• While there are no records extant to prove this claim, Shakespeare's knowledge of Latin and Classical Greek would tend to support this theory.
    • In addition, Shakespeare's first biographer, Nicholas Rowe, wrote that John Shakespeare had placed William "for some time in a free school." John Shakespeare, as a Stratford official, would have been granted a waiver of tuition for his son. As the records do not exist, we do not know how long William attended the school, but certainly the literary quality of his works suggest a solid education.
    • What is certain is that William Shakespeare never proceeded to university schooling, which has stirred some of the debate concerning the authorship of his works.
    • When he finished school he might have apprenticed for a time with his father, but there is also mention of his being a school teacher.
  • Wife & Children
    • At the time of their marriage, William was 18 and Anne was 26—and pregnant
    • Shakespeare and Anne Hathaway (November 28, 1582) married in the village of Temple Grafton.
    • Baptisms of three children at Holy Trinity were recorded;
    • Susanna (May 26,1583-1649), who went on to marry noted physician John Hall,
    • Twins Judith (February 2,1585-1662) who married Richard Quiney, and
    • Hamnet (1585-1596) his only son and heir who died at the age of eleven on August 11, 1596.
  • Poetry
    • Most of the Shakespearean Sonnets were written in the 1590s, some printed at this time as well. Others were written or revised right before being printed.
    • 154 sonnets and "A Lover's Complaint" were published by Thomas Thorpe as Shake-speares Sonnets in 1609.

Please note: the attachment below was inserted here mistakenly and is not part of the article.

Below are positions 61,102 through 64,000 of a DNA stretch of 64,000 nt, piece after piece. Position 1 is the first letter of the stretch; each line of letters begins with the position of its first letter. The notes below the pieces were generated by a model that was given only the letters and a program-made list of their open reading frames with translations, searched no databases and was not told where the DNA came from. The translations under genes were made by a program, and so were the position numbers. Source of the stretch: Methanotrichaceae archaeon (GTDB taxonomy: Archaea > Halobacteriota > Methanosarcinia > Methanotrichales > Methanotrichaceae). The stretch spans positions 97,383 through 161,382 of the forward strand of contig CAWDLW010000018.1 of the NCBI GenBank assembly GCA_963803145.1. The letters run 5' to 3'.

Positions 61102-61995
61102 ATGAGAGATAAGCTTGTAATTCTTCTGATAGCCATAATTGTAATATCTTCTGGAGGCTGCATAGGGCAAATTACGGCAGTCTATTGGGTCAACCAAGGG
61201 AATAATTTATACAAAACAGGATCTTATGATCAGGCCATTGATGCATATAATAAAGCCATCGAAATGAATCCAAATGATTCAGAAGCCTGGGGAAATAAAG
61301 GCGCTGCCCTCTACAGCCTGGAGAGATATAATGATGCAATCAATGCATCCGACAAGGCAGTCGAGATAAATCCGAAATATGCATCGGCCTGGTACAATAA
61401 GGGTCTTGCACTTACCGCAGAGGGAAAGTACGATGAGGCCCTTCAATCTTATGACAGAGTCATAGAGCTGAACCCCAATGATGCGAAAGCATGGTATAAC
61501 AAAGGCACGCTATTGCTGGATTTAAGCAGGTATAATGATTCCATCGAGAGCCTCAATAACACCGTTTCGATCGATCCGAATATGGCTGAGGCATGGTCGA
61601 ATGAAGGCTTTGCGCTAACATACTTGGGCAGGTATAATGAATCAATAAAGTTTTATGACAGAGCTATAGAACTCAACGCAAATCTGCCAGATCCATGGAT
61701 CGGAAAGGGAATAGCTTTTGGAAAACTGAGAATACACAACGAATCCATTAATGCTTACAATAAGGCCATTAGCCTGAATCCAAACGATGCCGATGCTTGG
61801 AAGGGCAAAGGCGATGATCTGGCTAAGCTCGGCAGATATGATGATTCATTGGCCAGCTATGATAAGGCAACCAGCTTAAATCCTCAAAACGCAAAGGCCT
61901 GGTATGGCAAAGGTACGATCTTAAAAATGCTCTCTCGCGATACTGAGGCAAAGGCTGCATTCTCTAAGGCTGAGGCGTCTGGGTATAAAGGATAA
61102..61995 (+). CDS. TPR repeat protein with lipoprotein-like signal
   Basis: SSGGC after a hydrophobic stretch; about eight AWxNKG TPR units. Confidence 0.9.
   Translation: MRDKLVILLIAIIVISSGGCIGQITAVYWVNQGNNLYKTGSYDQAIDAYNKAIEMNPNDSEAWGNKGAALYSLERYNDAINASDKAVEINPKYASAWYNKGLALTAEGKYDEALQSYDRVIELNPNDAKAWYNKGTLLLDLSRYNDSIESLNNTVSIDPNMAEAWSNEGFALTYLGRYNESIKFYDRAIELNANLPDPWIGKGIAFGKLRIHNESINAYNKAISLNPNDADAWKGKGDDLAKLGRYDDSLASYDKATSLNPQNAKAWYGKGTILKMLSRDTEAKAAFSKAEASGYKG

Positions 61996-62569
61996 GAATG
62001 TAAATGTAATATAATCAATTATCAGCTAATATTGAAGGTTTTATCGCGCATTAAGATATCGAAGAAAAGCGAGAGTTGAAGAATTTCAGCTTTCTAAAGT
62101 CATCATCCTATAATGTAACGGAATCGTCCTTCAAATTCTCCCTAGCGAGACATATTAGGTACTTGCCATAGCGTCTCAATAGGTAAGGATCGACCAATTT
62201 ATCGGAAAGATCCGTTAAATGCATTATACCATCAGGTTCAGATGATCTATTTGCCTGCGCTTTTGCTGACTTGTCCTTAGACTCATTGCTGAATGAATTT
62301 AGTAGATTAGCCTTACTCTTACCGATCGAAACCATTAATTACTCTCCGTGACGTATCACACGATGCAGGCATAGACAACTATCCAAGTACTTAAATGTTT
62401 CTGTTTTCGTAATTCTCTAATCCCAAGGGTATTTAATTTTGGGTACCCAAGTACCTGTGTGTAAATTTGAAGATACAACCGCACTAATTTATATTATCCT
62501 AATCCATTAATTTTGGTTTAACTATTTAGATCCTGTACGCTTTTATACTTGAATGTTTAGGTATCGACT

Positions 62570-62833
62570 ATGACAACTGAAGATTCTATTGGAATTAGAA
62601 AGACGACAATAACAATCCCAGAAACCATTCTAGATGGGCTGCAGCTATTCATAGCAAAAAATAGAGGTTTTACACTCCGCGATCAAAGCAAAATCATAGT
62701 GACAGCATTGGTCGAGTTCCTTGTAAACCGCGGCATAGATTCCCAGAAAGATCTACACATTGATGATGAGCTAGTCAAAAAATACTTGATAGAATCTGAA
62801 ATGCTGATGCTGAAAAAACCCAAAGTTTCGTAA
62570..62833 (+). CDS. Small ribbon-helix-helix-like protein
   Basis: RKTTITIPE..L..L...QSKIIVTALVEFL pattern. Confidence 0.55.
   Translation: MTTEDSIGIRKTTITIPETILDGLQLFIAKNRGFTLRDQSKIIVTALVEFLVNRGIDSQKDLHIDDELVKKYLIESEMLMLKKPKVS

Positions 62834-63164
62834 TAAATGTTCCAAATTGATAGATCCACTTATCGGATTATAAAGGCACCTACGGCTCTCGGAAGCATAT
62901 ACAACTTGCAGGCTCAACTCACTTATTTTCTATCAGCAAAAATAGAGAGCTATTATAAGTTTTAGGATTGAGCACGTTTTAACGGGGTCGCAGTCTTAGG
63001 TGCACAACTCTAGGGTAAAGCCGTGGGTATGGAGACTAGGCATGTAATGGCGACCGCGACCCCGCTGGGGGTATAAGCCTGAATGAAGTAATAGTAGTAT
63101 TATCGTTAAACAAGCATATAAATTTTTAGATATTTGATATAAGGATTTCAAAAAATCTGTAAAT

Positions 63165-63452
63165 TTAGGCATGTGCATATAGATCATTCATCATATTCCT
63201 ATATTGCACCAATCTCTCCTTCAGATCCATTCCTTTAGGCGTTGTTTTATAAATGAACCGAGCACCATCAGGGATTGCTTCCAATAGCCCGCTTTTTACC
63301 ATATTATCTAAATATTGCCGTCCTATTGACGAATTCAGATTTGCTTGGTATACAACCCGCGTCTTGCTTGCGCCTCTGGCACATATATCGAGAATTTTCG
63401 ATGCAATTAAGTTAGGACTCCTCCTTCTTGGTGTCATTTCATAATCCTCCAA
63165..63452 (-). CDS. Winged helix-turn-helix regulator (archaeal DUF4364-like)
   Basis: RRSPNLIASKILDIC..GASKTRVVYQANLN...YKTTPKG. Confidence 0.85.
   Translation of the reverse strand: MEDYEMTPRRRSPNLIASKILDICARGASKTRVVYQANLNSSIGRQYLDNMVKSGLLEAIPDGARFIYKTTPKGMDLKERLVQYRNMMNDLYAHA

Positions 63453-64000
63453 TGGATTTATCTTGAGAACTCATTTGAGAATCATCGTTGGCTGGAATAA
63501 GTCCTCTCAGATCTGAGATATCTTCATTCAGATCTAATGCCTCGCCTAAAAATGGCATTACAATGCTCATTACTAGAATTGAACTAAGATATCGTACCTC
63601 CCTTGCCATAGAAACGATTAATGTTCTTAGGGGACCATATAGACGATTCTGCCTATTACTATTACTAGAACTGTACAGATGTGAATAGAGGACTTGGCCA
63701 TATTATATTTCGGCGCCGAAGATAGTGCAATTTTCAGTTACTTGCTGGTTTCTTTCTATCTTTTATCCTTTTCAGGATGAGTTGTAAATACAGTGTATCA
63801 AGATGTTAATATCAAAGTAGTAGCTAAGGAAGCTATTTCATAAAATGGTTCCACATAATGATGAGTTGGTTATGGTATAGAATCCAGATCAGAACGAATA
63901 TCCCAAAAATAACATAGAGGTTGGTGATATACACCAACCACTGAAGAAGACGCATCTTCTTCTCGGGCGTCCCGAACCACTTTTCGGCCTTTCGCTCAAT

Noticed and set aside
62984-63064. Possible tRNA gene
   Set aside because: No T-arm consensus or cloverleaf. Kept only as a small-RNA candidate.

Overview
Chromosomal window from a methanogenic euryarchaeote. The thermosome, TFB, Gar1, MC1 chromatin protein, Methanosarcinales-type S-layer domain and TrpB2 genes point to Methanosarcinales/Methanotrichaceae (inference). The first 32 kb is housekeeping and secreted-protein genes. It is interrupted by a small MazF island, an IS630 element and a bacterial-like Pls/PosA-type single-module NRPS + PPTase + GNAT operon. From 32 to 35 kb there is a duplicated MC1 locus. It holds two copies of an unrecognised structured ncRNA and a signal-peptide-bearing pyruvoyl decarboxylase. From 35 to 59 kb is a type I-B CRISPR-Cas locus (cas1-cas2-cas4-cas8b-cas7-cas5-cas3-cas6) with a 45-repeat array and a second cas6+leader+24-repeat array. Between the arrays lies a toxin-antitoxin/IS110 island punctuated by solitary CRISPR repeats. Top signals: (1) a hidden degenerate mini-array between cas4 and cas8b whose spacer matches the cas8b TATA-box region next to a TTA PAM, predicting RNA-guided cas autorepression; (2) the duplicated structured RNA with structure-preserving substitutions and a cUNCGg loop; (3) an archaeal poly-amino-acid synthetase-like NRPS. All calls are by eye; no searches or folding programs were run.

• The order, dates, and authorship of the Sonnets have been much debated with no conclusive findings.
    • Many have claimed autobiographical details from them, including sonnet number 145 in reference to Anne.
    • The dedication to "Mr. W.H." is said to possibly represent the initials of the third earl of Pembroke William Herbert, or perhaps being a reversal of Henry Wriothesly's initials.
    • Regardless, there have been some unfortunate projections and interpretations of modern concepts onto centuries old works that, while a grasp of contextual historical information can certainly lend to their depth and meaning, can also be enjoyed as valuable poetical works that have transcended time and been surpassed by no other.
    • Evoking Petrarch's style and lyrically writing of beauty, mortality, and love with its moral anguish and worshipful adoration of a usually unattainable love, the first 126 sonnets are addressed to a young man,
    • sonnets 127-152 to a dark lady. Ever the dramatist Shakespeare created a profound intrigue to scholars and novices alike as to the identities of these people.
  • Early career
    • Shakespeare's reputation was established in London by 1592;
    • in that year another dramatist, Robert Greene, was envious of his success and called him 'an upstart crow'.
    • Shakespeare's earliest plays included the three parts of Henry VI , The Two Gentlemen of Verona , and Titus Andronicus .
    • Shakespeare's first printed works were two long poems, Venus and Adonis (1593) and The Rape of Lucrece (1594).
    • These were both dedicated to the Earl of Southampton, a young courtier and favourite of Queen Elizabeth I, who had become Shakespeare's patron.
    • Most of the Sonnets were probably written about this time, too, although they were not published until 1609.
  • Lost Years